Adaptive authentication and key agreement mechanism for future cellular systems

Komninos, N. & Dimitriou, T. (2006). Adaptive authentication and key agreement mechanism for future cellular systems. Paper presented at the 15th IST Mobile & Wireless Communications Summit, 04 - 08 June 2006, Mykonos, Greece.

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Abstract

Since the radio medium can be accessed by anyone, authentication of users is a very important element of a mobile network. Nowadays, in GSM/GPRS a challenge response protocol is used to authenticate the user to the mobile network. Similarly, in third generation mobile systems [3] a challenge response protocol was chosen in such a way as to achieve maximum compatibility with the current GSM security architecture. Both authentication mechanisms use symmetric key cryptography because of the limited processing power of the mobile devices. However, recent research [6] has shown that asymmetric, or public, key cryptography can be enabled successfully in future mobile terminals. In this paper, we propose a new adaptive authentication and key agreement protocol (AAKA) for future mobile communication systems. The novelty of AAKA and its main advantage over other challenge response protocols is that can be adaptive to the mobile environment and use symmetric and/or public key cryptography for user and network authentication.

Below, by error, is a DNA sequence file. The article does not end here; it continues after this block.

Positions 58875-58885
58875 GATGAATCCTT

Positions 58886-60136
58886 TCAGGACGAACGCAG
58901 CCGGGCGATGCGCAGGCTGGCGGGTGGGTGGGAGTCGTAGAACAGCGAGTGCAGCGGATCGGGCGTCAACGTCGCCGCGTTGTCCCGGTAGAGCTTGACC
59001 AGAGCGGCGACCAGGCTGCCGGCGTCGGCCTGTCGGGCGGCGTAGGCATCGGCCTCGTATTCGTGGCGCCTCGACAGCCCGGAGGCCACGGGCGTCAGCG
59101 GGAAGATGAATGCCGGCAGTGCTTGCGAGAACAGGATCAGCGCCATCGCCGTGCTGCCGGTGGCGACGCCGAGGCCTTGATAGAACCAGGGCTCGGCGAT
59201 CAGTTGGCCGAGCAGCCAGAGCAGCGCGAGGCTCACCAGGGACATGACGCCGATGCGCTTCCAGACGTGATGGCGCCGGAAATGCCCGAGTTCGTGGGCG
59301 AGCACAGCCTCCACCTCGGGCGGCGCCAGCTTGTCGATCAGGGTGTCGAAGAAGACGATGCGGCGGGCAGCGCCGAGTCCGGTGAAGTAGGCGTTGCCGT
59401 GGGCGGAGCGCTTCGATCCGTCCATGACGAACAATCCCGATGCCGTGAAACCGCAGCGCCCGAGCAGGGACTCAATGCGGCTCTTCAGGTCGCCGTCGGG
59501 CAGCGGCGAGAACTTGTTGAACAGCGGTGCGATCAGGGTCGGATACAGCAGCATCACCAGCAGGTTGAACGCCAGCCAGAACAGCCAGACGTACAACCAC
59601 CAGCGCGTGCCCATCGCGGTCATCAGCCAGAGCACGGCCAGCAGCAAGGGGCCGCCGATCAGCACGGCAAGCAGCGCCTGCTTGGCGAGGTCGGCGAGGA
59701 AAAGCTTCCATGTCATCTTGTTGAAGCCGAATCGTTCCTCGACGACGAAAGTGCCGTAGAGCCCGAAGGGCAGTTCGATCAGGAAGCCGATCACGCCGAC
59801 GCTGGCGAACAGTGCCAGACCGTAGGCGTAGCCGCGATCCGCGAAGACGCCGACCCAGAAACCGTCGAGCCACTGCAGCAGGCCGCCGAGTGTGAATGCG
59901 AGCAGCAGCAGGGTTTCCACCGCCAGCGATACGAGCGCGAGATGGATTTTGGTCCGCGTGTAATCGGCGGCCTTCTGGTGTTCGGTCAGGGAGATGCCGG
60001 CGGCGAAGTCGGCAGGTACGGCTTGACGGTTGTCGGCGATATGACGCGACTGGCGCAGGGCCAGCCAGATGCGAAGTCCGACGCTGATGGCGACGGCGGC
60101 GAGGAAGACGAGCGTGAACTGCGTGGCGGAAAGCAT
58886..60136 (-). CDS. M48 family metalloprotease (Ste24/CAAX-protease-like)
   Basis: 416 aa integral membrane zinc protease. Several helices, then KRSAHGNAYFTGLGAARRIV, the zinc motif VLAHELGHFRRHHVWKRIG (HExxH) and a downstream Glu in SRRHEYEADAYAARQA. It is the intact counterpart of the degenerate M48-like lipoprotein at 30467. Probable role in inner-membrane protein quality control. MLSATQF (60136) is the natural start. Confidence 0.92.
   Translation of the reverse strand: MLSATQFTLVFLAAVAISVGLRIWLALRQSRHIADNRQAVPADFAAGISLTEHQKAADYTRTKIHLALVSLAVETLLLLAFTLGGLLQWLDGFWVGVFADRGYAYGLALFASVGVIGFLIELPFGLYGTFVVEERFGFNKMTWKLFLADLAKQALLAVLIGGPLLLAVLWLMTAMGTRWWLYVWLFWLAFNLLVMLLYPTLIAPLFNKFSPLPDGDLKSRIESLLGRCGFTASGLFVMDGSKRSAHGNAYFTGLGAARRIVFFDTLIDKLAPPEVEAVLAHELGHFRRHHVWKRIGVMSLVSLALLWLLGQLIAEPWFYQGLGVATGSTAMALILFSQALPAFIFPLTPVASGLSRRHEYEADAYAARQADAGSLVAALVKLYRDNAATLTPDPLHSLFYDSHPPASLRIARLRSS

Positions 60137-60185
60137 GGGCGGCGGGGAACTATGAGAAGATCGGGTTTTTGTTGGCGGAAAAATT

Item Type: Conference or Workshop Item (Paper)
Additional Information: © 2006 IEEE. Personal use of this material is permitted. Permission from IEEE must be obtained for all other users, including reprinting/ republishing this material for advertising or promotional purposes, creating new collective works for resale or redistribution to servers or lists, or reuse of any copyrighted components of this work in other works.
Uncontrolled Keywords: Authentication, GSM, UMTS, key agreement
Subjects: Q Science > QA Mathematics > QA76 Computer software
Divisions: School of Informatics > Informatics and Interdisciplinary Centre for Information Leadership
School of Informatics > Centre for Software Reliability
URI: http://openaccess.city.ac.uk/id/eprint/2492

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